Manhattan Mysteries


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kBob
January 4, 2013, 10:14 AM
Ok I know a couple of you guys have or had a Manhattan Navy out there and I had a few questions.

First has anyone got any photos comparing the Manhattan Navy with a Colt Navy? How about a Manhattan Navy with a COlt 1849 or 1862?

Anyone have experience shooting a Manhattan with the Spring plate? Did the plate actually fit between the hammer and nipple so the plate strikes the nipple rather than the hammer? Besides preventing cap debris in the action does the Spring plate prevent caps on the right side from becoming loose and cushing the hammer blow as sometimes happens on COlts?

Could something like the Spring Plate be made and improve the functioning of Colts?

I know some of the .31s had a repretation at some point for poor manufacture, especially on guns not marked Manhattan, but were there problems with voids and poor machining on the Navies?

DOes the Manhattan Navy use the same ".36" ball as the COlt and does it hold the same amount of powder and use the same caps?

Was the loading lever and system as robust as the COlt Navy?

Ilove this place because folks share such facts and opinions and hope some of you will write back answering some of these queries.

Thanks in advance.

-kBob

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pohill
January 4, 2013, 12:29 PM
Contact Mike at this site:
http://manhattanfirearms.com/

Very helpful, with lots of info.

Skinny 1950
January 5, 2013, 12:40 AM
The gun at the top is a vintage 1863 Manhattan Series IV Navy .36 cal.
The middle gun is an original 1849 Pocket with a 5 inch barrel .31 cal 5 shot with homemade grips!
The gun at the bottom is a Armi San Paolo 1848 Baby Dragoon .31 cal
The Manhattan .36 cal is the same size ball as the 1851 Navy.
I will have to check the cylinder on the Manhattan to see if it is the same capacity as the 1851 Navy reproduction...never thought about it before.

http://i989.photobucket.com/albums/af11/Skinny1950/ThreePockets001.jpg

Uberti 1851 Navy .36 cal on top ....1849 Pocket Colt with after-market grips and a period replacement cylinder below:

http://i989.photobucket.com/albums/af11/Skinny1950/RangeJuly252011005.jpg

kBob
January 6, 2013, 04:53 PM
pohill,

Thanks for the very informative link. Now i just need to get up the nerve to ask miike.



Skinny,

Great photos and great info. Now I have to wonder why Manhattan bothered to copy the 1862 police as their Navy was so close to the same size.

Do you shoot your Manhattan?

I am running into discreperencies about years of production for the navy but hopefully I will figure it all out some how. Pictures of presentation guns with CSA providence on auction sites add to the confussion. My have to break down and buy "the book"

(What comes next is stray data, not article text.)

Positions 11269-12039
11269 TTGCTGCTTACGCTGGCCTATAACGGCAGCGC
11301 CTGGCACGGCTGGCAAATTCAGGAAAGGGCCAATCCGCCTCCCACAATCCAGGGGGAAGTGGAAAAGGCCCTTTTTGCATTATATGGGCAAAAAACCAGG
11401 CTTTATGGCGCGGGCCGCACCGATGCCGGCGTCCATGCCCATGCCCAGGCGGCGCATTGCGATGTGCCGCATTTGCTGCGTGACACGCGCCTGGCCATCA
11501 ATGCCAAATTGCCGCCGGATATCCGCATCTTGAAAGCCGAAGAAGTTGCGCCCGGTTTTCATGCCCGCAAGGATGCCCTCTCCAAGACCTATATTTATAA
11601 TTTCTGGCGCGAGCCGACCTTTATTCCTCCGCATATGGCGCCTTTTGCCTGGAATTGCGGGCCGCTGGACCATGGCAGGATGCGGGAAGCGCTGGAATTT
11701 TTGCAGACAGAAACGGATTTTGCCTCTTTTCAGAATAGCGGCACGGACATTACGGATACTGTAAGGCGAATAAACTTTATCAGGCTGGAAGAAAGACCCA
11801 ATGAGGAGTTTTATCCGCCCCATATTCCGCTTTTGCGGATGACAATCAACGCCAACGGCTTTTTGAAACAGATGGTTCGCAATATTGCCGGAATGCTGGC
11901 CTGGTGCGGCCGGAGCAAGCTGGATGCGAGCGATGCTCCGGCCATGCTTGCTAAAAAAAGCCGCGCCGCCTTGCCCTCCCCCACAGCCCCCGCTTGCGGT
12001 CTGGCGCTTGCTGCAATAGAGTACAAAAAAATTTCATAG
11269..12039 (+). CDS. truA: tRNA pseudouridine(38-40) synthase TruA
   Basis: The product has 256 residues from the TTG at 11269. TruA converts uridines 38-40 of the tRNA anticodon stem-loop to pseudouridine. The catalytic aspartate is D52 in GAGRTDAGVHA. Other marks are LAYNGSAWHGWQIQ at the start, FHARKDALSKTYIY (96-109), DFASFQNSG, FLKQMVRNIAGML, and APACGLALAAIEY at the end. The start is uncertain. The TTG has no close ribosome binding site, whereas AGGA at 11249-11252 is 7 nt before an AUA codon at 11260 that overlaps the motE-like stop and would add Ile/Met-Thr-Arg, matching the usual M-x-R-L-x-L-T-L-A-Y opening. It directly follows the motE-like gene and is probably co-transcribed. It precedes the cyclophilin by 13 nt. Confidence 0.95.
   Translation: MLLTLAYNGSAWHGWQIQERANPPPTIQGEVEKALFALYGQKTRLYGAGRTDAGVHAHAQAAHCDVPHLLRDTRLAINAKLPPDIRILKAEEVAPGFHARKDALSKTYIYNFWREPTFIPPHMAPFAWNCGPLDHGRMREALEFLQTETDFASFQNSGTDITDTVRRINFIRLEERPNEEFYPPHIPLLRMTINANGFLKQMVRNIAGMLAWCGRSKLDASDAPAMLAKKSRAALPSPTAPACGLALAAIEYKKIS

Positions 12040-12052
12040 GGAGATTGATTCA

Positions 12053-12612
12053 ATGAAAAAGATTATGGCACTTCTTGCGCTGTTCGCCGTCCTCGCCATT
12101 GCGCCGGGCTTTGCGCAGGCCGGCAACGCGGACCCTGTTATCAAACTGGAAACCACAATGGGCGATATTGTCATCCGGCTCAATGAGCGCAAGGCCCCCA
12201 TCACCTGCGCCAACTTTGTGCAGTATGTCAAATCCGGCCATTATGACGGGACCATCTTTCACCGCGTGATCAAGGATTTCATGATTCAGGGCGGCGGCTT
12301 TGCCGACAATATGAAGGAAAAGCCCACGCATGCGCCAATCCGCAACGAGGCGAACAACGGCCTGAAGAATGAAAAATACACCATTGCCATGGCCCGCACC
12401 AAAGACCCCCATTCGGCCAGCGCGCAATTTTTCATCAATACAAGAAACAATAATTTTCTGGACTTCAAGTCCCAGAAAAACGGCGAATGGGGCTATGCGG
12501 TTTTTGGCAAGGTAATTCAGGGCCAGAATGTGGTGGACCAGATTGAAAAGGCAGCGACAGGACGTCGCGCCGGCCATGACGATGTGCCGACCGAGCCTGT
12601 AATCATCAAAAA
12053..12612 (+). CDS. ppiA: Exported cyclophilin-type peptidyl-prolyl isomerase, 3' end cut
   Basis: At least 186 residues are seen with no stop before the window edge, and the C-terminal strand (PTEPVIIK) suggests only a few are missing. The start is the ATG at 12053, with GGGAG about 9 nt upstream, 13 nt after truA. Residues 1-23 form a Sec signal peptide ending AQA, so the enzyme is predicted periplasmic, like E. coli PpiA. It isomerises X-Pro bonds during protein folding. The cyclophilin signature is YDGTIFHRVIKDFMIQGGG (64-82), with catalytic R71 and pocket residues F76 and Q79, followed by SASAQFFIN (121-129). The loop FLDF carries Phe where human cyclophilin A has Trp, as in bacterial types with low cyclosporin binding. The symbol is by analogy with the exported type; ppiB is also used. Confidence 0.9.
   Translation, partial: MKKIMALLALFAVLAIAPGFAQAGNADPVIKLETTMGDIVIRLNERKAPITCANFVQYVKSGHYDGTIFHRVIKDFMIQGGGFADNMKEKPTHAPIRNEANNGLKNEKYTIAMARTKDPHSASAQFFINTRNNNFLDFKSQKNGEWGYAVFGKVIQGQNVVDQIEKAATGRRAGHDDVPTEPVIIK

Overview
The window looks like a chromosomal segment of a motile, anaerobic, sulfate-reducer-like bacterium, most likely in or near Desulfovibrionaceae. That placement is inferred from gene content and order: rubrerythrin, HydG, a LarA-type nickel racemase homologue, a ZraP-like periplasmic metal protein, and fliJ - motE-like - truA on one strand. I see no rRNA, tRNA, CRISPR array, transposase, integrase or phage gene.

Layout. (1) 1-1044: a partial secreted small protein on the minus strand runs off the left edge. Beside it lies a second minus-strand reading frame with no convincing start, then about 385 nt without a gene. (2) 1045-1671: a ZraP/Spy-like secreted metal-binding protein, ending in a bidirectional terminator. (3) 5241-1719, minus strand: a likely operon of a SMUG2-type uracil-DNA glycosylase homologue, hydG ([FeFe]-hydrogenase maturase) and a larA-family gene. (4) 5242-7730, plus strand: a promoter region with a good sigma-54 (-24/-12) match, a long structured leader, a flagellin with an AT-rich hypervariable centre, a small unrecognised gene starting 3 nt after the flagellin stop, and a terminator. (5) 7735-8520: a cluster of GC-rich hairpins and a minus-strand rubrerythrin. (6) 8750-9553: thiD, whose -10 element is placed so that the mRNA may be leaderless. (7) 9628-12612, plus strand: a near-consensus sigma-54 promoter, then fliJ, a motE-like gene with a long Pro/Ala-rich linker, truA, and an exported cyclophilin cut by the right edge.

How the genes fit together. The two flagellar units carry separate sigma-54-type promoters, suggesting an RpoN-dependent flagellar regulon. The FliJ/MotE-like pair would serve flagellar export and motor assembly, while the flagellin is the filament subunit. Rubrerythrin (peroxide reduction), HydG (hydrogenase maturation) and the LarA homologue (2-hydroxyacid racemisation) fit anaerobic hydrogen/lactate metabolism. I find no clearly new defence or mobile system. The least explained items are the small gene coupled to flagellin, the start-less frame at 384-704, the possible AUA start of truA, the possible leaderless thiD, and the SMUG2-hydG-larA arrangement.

-kBob

kBob
January 6, 2013, 05:14 PM
ack.. because the 1862 clone was a metropolitan. Always get my Ms mixed up.

-kBob

Skinny 1950
January 6, 2013, 09:03 PM
kBob...I consulted with Mike at manhattanfirearms.com before I bought mine sight unseen, he was very generous with his knowledge and responded to my e-mails.
When I first got my Manhattan I did shoot it but the end play on the cylinder made it hard for the hammer to hit the caps hard enough. I put a blob of Krazy Glue on each cap and it worked great until the hand spring broke, now it will only index when pointed down. Haven't had the nerve to take it apart for repair but parts are still available.

ofitg
January 6, 2013, 09:29 PM
Skinny, I am particularly interested in the Manhattan's spring plate..... is your revolver equipped with one?

Would it be possible to see a photo of the spring plate?

pohill
January 6, 2013, 09:49 PM
Check this out:
http://www.google.com/patents?id=_xUAAAAAEBAJ&printsec=description&zoom=4#v=onepage&q&f=false

kBob
January 6, 2013, 11:35 PM
pohill,

Thanks again! Interesting that the revolver in the drawing appears to be a first model Manhattan Navy ( the bulged grips and the cylinder safety notches being the give aways)

-kBob

arcticap
January 7, 2013, 12:12 PM
Would it be possible to see a photo of the spring plate?

Go to the dedicated Manhatten firearms website below and click on the "Guide to Pistols" tab at the top of the page and there are photos of pistols that have it. Clicking on the photos will greatly magnify them.

http://manhattanfirearms.com/

ofitg
January 7, 2013, 09:02 PM
Thanks, Arcticap, I was hoping to see a frontal view, similar to the patent drawing supplied by pohill. I guess I can assume that the patent drawing was accurate.

Skinny 1950
January 7, 2013, 11:31 PM
ofitg...my Manhattan does not have a spring plate,I will have to dig it out and check for screw holes where one may have been attached. Maybe that is why there is so much end play in the cylinder.

kBob
January 8, 2013, 10:14 AM
Skinny,

Please don't forget to compare the chamber capacity of your Manhattan with that period colt .36 cylinder's chambers while you have the safe open.

Now I have to wonder if installing a spring plate might be a fix for a colt with a jiggly front to rear cylinder. Mayhaps a temporary fix for over loaded brassers there. Some enterprising person might try to make the plates and screws for sale to pietta brass .44/51 owners with no ablility to use reasonable loads......

-kBob

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